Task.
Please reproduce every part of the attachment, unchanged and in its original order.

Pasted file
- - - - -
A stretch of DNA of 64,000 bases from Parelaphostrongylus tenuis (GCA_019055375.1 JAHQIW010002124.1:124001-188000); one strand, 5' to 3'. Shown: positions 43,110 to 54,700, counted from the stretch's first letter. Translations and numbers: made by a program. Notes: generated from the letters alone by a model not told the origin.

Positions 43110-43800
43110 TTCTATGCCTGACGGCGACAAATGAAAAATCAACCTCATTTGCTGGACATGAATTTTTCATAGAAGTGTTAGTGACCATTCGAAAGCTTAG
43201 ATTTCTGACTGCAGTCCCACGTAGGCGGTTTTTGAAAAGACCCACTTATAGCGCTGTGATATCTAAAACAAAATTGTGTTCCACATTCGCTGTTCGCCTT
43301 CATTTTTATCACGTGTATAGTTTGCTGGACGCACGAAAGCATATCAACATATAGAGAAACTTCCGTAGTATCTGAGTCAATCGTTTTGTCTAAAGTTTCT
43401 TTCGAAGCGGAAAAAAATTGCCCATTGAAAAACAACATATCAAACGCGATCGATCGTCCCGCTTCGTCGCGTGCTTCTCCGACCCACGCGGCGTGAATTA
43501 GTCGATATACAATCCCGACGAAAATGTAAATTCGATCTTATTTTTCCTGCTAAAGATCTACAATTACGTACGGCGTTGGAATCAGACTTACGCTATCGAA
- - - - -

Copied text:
A stretch of DNA of 64,000 bases from Parelaphostrongylus tenuis (GCA_019055375.1 JAHQIW010002124.1:124001-188000); one strand, 5' to 3'. Shown: positions 43,110 to 54,700, counted from the stretch's first letter. Translations and numbers: made by a program. Notes: generated from the letters alone by a model not told the origin.

Positions 43110-43800
43110 TTCTATGCCTGACGGCGACAAATGAAAAATCAACCTCATTTGCTGGACATGAATTTTTCATAGAAGTGTTAGTGACCATTCGAAAGCTTAG
43201 ATTTCTGACTGCAGTCCCACGTAGGCGGTTTTTGAAAAGACCCACTTATAGCGCTGTGATATCTAAAACAAAATTGTGTTCCACATTCGCTGTTCGCCTT
43301 CATTTTTATCACGTGTATAGTTTGCTGGACGCACGAAAGCATATCAACATATAGAGAAACTTCCGTAGTATCTGAGTCAATCGTTTTGTCTAAAGTTTCT
43401 TTCGAAGCGGAAAAAAATTGCCCATTGAAAAACAACATATCAAACGCGATCGATCGTCCCGCTTCGTCGCGTGCTTCTCCGACCCACGCGGCGTGAATTA
43501 GTCGATATACAATCCCGACGAAAATGTAAATTCGATCTTATTTTTCCTGCTAAAGATCTACAATTACGTACGGCGTTGGAATCAGACTTACGCTATCGAA